• Concern For Dad's Well-Being: This is a very real concern and one that all loving wives need to be conscientious and considerate about. It can be hard to approach this topic.  It is important to find a way to discuss this topic without hurting your husband's feelings or ego.  If you and your husband find yourselves in perfect agreement (whatever that may be) it is much easier, but you can have a great marriage and not start out in perfect agreement about everything. If you find yourself leaning against circumcision and your husband leaning for it, please tread gently. It is hard to hear that your wife doesn't want her son to be like you. It is very personal. As THIS page explains "The real issue at play here is [...] the father: if it is okay for his son to not be circumcised, then he did not have to be circumcised, and so he is missing something from his penis" and that is a big deal and a really overwhelming thought. I actually really liked this little essay on discussing this issue with your husband- the best part starts near the end (about paragraph 7). But I like how he explains the goal: "So, the problem is how do we save our son's genitals without psychologically emasculating their fathers?"  Because as much as I didn't want to circumcise our [hypothetical] son, I am not sure sacrificing my marriage or my husband's psychological health would have been worth it. I am grateful that I didn't have to choose between those options, but some women do.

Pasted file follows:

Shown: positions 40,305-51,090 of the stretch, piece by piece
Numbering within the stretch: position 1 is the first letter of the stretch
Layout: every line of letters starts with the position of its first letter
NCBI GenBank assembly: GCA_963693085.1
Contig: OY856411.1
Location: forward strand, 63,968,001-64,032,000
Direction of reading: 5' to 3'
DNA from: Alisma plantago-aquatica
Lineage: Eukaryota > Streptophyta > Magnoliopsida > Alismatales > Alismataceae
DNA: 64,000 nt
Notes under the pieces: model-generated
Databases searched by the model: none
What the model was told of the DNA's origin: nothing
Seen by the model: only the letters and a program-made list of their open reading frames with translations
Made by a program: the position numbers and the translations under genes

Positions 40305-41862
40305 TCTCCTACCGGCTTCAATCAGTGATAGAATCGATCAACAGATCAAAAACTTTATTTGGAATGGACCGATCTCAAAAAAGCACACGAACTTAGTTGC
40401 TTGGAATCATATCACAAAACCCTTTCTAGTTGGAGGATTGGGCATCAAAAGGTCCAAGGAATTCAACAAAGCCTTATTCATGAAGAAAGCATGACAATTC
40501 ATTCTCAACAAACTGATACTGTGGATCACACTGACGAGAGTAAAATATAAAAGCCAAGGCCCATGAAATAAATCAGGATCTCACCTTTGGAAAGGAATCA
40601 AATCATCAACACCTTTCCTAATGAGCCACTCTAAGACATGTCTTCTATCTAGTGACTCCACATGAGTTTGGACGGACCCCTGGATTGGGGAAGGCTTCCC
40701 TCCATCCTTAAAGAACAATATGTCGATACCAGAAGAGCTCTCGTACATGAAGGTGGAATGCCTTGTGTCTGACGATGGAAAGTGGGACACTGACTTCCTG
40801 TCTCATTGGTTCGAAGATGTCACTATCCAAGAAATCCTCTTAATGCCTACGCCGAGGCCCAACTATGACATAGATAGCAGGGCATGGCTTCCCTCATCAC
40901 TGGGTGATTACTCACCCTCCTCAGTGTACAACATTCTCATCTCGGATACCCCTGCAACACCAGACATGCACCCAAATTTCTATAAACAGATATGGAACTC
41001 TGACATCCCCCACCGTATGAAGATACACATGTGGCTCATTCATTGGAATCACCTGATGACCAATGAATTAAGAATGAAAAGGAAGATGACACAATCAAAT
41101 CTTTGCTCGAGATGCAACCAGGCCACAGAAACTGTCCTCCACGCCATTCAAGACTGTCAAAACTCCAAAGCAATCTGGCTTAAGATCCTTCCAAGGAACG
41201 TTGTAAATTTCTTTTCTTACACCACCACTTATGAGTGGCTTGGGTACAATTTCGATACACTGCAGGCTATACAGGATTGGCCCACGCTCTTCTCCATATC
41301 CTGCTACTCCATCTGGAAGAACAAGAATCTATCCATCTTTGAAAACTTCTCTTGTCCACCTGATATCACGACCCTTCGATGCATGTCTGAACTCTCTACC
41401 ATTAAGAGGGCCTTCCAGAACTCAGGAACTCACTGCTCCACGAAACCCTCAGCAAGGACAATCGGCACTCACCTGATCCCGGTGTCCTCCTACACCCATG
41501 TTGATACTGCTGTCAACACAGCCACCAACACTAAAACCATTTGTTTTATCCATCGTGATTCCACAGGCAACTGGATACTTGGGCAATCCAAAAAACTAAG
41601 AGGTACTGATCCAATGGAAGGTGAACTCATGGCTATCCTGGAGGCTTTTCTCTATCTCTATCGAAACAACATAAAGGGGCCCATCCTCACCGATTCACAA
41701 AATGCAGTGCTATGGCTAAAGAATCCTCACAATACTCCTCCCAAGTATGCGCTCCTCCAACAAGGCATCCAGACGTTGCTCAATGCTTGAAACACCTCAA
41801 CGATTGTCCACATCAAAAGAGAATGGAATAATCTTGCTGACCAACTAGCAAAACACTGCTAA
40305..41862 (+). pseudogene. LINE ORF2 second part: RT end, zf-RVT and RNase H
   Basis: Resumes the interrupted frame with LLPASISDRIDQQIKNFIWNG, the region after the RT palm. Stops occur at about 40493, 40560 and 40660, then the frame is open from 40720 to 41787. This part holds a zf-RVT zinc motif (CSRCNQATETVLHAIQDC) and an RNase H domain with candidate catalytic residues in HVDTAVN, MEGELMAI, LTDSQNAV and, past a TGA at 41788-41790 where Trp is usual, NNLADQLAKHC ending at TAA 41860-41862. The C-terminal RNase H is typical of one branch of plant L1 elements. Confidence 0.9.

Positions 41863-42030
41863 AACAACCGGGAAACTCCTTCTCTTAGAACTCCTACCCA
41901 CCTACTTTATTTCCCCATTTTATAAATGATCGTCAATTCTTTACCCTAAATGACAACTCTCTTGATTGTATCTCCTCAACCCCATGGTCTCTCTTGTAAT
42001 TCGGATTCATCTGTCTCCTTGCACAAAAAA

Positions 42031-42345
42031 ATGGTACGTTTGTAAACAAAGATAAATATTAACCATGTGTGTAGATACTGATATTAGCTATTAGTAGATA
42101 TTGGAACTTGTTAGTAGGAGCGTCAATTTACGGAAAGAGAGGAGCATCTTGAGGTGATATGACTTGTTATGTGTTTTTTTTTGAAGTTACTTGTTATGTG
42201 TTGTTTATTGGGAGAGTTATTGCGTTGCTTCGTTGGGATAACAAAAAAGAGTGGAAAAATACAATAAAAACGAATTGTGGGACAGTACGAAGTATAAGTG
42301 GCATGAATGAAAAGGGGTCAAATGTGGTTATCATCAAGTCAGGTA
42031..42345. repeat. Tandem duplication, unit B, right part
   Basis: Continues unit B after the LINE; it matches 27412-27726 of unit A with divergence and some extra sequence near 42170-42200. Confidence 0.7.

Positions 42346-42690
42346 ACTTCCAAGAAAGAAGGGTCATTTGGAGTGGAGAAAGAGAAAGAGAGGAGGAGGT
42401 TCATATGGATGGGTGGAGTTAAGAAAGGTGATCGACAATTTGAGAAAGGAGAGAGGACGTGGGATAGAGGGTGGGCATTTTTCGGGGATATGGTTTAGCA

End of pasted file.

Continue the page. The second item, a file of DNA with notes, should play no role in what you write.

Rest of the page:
• Fear of botched Circumcision: This one did influence my decision, and is also part of how I addressed the above concern. You see, in my digging, I found some surprising stories. Obviously one should not make a decision based on one, or even multiple, anecdotal horror stories.  However, one also rarely makes decisions based on statistics alone, particularly on a topic in which statistics are frustratingly unavailable. It is hard to be sure that the data we have on the percentage of boys who are actually circumcised at all are very accurate- let alone the statistics that are openly "guesstimated" such as circumcisions that require corrective surgery, circumcisions with "complications" and deaths caused by circumcisions. And there are horror stories. There are stories of little boys who came back from the experience with problems that required additional corrective surgeries. Stories of little boys who died from hemorrhage, or who lost their entire penis.  Stories of men who live with unique mutilations, usually in silence.  I remember telling my husband, that if I could be 100% certain that our son would have a perfect circumcision, with no complications, that I could be certain he would look just like his dad, I would think about it differently, and I would probably have considered it more heartily. But nobody could give me that kind of guarantee- and I knew it. So regardless of what the actual (unknown) statistics are- is it worth the risk? For me, it wasn't.